If it searches for rootkits as thoroughly as the K rootkit scan and also deletes them, then at 20 secs this is lightning fast compared to the 20 minutes that the K scan takes. However the benefit of the K rootkit scan is that it automatically runs every day whereas the TDSSkiller relies on the user to remember to use it. You could run both programmes but if it were the K rootkit scan that was using too much resources over the lengthy time of an hour as in the case of the OP, then you could do what I have described in the paragraph below  

It looks as if it is possible to uncheck a box which stops KIS  from operating the rootkit scan. In KIS2017 it seems to be a box under the Performance settings which says "search for software that is intended to conceal traces of a malicious program in the system(rootkits). So if a user was concerned with the time and presumably resources needed to do a rootkit scan he could uncheck the box which rids him of that problem but then relies on him running the TDSSkiller programme regularly.

I'd appreciate it if you could check and correct, if necessary my above statements.

I think indio has answered my query about why doesn't K incorporate the TDSSkiller into the rootkit scan, which is that the cost of so doing, assuming that such an incorporation were possible, outweigh the benefits that might accrue.

Finally, in case this is of any help to the OP, I have now seen how many files my rootkit scan checks and it is about the same as the OP but it takes only 20/21 minutes compared to the OP's one hour   

Thanks

mikethebike

 

    

 

 

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Hi thanks for improving deeper the question of rootkit scan kas support team was able to answer me with basic language but without resolve the problem. i dont know but seems the kas rootkit engine is outdated to run a fast scan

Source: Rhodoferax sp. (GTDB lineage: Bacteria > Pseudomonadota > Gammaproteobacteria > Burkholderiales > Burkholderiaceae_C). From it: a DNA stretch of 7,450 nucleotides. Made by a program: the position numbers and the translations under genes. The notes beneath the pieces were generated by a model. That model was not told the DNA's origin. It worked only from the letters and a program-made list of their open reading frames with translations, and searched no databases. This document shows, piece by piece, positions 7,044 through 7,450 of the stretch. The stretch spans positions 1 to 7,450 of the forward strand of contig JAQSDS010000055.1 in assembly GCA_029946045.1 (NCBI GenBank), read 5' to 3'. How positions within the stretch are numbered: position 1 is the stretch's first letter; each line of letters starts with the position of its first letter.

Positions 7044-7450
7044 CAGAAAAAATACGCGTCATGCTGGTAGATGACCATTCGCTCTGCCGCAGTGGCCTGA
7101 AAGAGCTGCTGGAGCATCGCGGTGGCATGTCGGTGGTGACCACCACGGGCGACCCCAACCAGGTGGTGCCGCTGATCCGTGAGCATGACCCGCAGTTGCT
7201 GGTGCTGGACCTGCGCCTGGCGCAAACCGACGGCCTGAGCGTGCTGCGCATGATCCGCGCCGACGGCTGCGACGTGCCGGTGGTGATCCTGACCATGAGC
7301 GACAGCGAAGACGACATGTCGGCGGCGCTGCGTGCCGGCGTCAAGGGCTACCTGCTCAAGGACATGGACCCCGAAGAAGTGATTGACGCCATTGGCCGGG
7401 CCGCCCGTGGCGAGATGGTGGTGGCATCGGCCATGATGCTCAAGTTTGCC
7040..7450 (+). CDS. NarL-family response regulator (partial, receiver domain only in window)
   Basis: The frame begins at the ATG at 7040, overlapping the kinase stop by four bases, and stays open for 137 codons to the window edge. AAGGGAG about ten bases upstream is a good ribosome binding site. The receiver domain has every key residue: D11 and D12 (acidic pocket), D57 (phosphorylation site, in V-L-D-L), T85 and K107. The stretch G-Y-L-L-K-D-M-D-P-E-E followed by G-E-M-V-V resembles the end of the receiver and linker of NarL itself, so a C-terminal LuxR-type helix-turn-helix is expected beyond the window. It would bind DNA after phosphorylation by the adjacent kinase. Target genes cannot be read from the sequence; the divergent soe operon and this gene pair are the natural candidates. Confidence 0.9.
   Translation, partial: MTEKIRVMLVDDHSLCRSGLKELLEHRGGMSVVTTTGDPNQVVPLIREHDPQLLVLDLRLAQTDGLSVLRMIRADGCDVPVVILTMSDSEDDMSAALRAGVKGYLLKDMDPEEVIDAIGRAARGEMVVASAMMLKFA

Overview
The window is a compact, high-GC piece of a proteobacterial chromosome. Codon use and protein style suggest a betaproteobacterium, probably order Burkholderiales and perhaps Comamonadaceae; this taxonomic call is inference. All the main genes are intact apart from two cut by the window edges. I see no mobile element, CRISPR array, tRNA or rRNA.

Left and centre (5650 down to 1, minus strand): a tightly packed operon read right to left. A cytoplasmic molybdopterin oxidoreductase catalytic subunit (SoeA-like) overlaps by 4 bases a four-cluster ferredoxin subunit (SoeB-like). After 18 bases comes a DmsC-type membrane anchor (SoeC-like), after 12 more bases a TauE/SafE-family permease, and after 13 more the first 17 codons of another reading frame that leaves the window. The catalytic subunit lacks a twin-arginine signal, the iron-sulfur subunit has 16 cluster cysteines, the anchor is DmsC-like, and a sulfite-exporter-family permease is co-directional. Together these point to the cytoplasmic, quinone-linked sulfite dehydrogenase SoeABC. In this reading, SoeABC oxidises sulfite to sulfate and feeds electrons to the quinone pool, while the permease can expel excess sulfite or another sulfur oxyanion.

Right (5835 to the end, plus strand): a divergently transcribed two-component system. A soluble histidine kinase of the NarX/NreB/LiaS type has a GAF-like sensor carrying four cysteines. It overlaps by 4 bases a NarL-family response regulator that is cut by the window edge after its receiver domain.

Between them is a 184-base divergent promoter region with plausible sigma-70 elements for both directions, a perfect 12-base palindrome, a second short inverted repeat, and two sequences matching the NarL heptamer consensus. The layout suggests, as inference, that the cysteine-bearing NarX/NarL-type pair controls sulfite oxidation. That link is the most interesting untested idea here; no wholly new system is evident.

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The rootkit engine may be outdated, samuraikid,  but I don't know. I actually checked again and my rootkit scan over several days scans from about 2100 to 2300 files whereas yours scans 2700 but that difference on a proportional basis accounts for only about 5 minutes more. My files might be easier and quicker to scan of course but that is pure speculation on my part. It would appear from your last post on the other thread that K's explanation is that the Rootkit scan is designed to use minimum resources hence the time taken .

If I were in your position then the key aspect for me would be how much does the rootkit scan interfere with the working of my computer. If it is interfering a lot then the solution may be to do what Fenderman1 does and use TDSSkiller and to stop K from doing a rootkit scan in the settings options.

mikethebike

 

    

 

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mikethebike, I downloaded the TDSSKiller from the KLAB site, and I think it was a portable app. IOW, you don't install it.

Just right click on the exe file, say if you downloaded it onto your desktop, and Run as Administrator.

It then shows you the EULA which you need to agree to, and then you will be shown the UI which has various scan options.

As to how efficient it is in scanning as opposed to the slow inbuilt option, that's a question for Tech Support !

Edited by Fenderman1